Rev. Charles Jansz, a Minister and a former Head of Sri Lanka’s oldest Protestant Church goes down memory lane and reflects
by Prabhath de Silva
Rev. Jansz with Pope John Paul II (Now Saint.)
Rev. Jansz married Maxine Herft in 1977. He has held key positions in Christian organizations in Sri Lanka and abroad. These include, Chairperson of National Christian Council, Chairperson of Christian Evangelical Alliance, Chairperson of Religious Work Committee Colombo YMCA, Acting pastor in Christian Reform Church Ontario, Canada, Vice-President/Hon. Life Governor of Ceylon Bible Society, Member of Executive Committee of World Alliance of Reformed Churches, Chairperson of Asia Pacific Regional Board of United Bible Societies and Editor of “The Herald” – the official organ of the Christian Reformed Church of Sri Lanka.
On the eve of the Golden Jubilee of his ministry, I interviewed Rev. Jansz. These are the excerpts of the interview:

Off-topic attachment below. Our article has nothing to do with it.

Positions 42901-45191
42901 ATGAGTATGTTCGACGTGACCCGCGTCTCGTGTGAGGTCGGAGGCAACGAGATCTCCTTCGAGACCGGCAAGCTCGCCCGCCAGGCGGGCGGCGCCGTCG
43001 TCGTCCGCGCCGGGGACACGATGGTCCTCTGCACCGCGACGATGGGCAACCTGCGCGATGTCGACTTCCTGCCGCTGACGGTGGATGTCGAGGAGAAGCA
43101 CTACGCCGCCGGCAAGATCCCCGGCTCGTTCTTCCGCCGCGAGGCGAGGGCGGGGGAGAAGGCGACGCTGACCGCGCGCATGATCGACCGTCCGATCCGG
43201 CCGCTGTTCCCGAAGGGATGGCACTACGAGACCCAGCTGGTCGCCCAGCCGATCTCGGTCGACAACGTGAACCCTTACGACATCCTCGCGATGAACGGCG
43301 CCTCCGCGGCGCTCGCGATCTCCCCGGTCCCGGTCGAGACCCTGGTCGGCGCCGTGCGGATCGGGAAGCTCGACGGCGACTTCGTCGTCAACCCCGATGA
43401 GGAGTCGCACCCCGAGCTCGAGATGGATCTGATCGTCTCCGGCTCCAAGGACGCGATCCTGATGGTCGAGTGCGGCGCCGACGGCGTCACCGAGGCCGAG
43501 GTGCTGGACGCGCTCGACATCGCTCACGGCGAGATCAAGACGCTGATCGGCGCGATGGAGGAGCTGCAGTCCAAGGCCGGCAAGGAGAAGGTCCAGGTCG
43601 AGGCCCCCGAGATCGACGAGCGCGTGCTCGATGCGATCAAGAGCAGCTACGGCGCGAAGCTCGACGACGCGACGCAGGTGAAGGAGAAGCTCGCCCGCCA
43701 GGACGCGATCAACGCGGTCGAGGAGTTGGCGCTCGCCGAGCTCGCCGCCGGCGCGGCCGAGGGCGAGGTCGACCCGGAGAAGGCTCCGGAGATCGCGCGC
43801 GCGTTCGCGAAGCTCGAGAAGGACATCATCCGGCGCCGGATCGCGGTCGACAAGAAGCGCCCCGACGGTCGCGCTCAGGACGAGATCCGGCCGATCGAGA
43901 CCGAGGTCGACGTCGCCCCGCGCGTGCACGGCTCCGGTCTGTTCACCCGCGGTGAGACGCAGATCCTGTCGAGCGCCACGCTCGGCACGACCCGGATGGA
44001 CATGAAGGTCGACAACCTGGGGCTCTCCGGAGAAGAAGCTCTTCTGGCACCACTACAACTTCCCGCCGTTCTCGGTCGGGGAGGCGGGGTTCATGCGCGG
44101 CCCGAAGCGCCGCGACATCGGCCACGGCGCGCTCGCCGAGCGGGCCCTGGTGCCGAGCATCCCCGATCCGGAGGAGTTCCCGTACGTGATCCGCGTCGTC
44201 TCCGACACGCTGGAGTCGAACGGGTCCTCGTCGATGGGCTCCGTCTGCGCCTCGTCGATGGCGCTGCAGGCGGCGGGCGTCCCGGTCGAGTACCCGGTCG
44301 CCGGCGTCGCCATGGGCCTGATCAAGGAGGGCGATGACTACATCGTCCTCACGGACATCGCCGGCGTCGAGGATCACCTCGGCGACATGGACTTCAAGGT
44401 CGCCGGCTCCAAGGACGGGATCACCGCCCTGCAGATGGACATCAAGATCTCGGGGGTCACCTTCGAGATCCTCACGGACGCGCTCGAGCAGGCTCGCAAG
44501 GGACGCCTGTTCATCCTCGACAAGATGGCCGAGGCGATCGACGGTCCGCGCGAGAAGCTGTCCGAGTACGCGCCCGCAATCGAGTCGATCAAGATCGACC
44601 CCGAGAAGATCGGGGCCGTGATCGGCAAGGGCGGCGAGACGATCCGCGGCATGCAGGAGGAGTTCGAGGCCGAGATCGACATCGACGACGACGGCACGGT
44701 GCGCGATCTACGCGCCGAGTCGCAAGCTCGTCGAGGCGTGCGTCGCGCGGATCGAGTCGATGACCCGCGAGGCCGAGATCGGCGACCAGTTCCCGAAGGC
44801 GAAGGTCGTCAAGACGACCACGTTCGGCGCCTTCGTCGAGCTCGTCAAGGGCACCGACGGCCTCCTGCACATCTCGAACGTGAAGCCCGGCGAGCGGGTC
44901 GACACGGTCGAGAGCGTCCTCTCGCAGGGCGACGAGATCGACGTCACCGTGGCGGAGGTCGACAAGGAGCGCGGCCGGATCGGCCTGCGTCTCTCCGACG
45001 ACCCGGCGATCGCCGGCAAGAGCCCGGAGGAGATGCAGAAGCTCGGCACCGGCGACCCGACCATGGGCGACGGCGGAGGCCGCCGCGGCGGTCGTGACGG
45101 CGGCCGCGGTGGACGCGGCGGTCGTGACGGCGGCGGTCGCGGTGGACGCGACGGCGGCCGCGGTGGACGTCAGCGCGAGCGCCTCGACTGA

1. What are your childhood memories of Dehiwela and its surroundings in the 1950’s and 1960’s?
I grew up in Sri Wanaratana Road, off Quarry Rd in Dehiwela. This area was called “Pattiyamulla” and as far as I remember, that changed to “Galwala” and “Udyana”. These were the days when houses had large gardens, almost all homes were single storey and we children, irrespective or race,, religion or class, had great times, playing, visiting each other’s homes, enjoying meals, climbing trees and walking on the wall surrounding the Zoological Gardens! The memories include going to the Presbyterian Girls’ School with a carer, walking yards ahead of her, while she trudged behind carrying the school bag. Then there was attending Sunday School at the D/CRC Dehiwela almost every Sunday, followed by moving to Arethusa College where I completed my schooling.